When a word or term is bandied about, its original meaning tends to get encrusted with a certain dullness of familiarity. For instance, when we say it is seven o’clock (or one, or six, or ten o’clock) we actually are saying it is seven OF THE CLOCK. We unconsciously use the contraction, and we don’t envision those once ubiquitous, round time keepers with a big hand and a little hand that gave us the full phrase “of the clock.”
Analogously, it is helpful to remind ourselves of the original meaning of self esteem. Let’s look at the term’s two words in turn.
A friend or co-worker who is greatly appreciated might be called, “esteemed friend” or “esteemed colleague.” If we are dealing with a capable and respected adversary we call him “worthy opponent.” That is how we esteem him. When we use the phrase “in my estimation” we are expressing our judgment about the quality, dimensions, or value of something.
Self of course is the word we use for that one person each of us calls me; that one person who addresses other people using that little vertical (in English) pronoun I.
So self esteem is simply judgment about that one person. It means “I judge myself to be thus and so.” And in this writer’s estimation, there is a popular assumption that unless we esteem ourselves to be good and lovely and wonderful in every way, there is something wrong. Let’s turn to the Bible. Let’s check that out in light of God’s word.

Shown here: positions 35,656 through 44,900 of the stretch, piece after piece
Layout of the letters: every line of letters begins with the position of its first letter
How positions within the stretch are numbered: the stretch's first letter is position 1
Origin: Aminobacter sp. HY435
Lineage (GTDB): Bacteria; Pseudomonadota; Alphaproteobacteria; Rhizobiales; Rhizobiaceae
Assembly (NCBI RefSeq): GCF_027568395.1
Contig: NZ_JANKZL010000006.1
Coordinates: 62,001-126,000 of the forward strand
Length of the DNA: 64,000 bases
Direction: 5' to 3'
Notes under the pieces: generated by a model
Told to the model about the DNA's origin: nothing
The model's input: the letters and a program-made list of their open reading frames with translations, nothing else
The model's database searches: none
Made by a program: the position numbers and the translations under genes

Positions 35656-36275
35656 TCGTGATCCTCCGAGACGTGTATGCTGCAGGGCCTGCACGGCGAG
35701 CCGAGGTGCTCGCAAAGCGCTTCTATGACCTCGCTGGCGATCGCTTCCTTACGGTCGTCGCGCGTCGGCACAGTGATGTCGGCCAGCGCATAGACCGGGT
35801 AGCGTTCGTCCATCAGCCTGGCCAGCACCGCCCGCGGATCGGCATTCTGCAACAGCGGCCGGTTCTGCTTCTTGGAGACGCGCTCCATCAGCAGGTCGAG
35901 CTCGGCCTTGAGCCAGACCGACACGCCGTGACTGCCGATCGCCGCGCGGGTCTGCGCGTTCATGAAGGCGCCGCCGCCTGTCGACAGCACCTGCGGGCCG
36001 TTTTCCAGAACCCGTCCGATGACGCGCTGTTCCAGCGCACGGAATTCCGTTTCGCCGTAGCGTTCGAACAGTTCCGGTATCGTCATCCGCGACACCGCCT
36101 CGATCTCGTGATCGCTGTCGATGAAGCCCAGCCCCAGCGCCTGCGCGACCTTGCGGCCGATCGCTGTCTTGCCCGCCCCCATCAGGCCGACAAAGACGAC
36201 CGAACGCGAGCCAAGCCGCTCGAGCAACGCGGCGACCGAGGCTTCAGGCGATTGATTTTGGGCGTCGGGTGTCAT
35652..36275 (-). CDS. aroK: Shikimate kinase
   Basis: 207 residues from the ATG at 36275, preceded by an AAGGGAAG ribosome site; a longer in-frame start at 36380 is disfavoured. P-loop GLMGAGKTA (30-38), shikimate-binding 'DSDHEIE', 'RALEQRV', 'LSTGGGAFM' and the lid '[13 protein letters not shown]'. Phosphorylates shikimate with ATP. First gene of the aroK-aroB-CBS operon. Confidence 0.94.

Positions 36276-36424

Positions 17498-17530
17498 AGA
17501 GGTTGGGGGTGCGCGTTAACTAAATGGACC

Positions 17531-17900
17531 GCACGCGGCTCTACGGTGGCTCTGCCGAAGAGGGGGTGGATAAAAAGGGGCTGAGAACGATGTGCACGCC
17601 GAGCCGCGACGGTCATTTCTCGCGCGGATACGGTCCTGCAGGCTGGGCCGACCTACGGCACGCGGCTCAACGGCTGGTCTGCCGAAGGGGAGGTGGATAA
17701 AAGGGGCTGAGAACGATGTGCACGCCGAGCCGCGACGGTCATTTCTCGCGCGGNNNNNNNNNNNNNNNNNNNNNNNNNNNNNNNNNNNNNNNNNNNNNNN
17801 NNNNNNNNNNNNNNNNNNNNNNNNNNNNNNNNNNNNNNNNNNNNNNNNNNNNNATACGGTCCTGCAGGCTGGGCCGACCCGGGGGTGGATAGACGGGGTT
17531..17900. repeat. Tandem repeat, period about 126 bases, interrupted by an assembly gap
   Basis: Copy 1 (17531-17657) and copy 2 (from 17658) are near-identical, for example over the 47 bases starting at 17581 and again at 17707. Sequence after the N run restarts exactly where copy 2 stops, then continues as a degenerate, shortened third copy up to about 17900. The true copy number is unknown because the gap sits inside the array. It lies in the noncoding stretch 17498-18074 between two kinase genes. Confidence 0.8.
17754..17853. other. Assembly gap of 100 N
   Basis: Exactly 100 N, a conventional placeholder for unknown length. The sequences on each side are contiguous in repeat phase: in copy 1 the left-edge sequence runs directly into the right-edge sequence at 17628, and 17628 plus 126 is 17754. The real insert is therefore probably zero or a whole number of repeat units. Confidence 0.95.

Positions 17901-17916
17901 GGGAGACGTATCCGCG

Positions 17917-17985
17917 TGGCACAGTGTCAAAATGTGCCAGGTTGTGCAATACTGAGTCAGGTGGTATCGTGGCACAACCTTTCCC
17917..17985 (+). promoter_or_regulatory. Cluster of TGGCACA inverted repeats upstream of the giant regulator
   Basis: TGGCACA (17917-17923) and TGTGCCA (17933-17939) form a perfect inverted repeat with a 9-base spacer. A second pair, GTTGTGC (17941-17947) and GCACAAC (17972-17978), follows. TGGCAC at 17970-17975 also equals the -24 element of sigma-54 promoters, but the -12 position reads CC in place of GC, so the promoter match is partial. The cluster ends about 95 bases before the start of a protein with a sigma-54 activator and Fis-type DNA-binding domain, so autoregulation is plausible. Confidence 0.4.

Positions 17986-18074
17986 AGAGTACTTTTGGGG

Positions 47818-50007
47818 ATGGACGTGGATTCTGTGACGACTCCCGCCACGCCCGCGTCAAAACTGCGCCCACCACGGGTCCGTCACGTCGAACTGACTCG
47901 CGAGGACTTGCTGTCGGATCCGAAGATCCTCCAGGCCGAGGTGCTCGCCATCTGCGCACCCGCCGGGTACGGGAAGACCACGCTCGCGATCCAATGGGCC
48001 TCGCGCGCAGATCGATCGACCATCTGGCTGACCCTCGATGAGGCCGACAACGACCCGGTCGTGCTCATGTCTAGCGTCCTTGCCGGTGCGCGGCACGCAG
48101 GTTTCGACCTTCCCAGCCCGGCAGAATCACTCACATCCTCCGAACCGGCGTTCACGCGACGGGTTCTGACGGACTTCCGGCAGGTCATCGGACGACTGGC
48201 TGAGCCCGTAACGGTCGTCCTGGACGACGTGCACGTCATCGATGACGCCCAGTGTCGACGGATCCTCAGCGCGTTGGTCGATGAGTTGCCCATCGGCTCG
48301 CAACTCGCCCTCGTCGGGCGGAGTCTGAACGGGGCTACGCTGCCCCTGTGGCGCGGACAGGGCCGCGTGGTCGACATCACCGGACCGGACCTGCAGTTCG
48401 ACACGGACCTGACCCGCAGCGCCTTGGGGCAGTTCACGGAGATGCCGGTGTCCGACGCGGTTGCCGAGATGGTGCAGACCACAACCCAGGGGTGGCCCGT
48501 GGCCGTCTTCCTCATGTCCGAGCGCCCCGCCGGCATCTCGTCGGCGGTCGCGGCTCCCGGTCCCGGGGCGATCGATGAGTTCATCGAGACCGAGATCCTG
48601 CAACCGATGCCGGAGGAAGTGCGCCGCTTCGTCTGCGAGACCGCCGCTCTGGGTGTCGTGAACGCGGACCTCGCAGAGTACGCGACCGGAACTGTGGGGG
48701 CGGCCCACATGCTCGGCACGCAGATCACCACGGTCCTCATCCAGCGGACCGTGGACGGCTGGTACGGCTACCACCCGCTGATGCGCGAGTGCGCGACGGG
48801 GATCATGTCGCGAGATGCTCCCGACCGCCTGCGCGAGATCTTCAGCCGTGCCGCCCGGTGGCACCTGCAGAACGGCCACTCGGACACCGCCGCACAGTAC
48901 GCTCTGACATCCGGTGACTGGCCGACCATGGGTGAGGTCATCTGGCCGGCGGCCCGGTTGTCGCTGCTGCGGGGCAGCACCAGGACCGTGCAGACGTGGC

How should we esteem ourselves in comparison to the majesty and glory of God? Consider the reactions of various Biblical persons when they were presented with a stunning (often miraculous) demonstration of the same. They hasten to fall on their faces and bemoan their unworthiness. They have a sense of being undone. They become absorbed with a sense of wonder, awe, and adoration. We should esteem ourselves as very little compared to God (cf. Psalm 8), yet be filled with wonder that He esteems us of great value:
“Are not five sparrows sold for two copper coins? And not one of them is forgotten before God. But the very hairs of your head are all numbered. Do not fear therefore; you are of more value than many sparrows.” (Luke 12:6,7)
How should we esteem ourselves in regard to others?
“Let nothing be done through selfish ambition or conceit, but in lowliness of mind let each esteem others better than himself.” (Philippians 2:3) Well there’s a radical idea!
The original language word translated BETTER in that verse refers more to position than to intrinsic value. An analogy is that both a husband and wife bear the holy image of God, but God has made the husband the head of the wife. So although the Bible does not command us to esteem ourselves inferior to others, it commands us to have a lowliness of mind which counts the interests of others of greater importance than our own. It’s part of what it means to love your neighbor as you love yourself.
Often our self esteem is tied to our rate of pay, net worth, or other economic quantifiables. Once again, to the word and to the testimony.
“…He who sows sparingly will also reap sparingly, and he who sows bountifully will also reap bountifully. So let each one give as he purposes in his heart, not grudgingly or of necessity; for God loves a cheerful giver.” (2 Corinthians 9:6,7)
“Let him who stole steal no longer, but rather let him labor, working with his hands what is good, that he may have something to give him who has need.” (Ephesians 4:28)
Self knows its greatest joy when it is not concentrating on self, but on the glory of God. And God commands each self (person) to esteem others better than self. And tying one’s self esteem to wealth or status only leads to robbing self of the blessedness known by those who give:
“It is more blessed to give than to receive.” (from Acts 20:35)
How to improve your self esteem? Adore God. Major on how you esteem others. Count wealth in all its forms primarily as means to glorify God and bless people.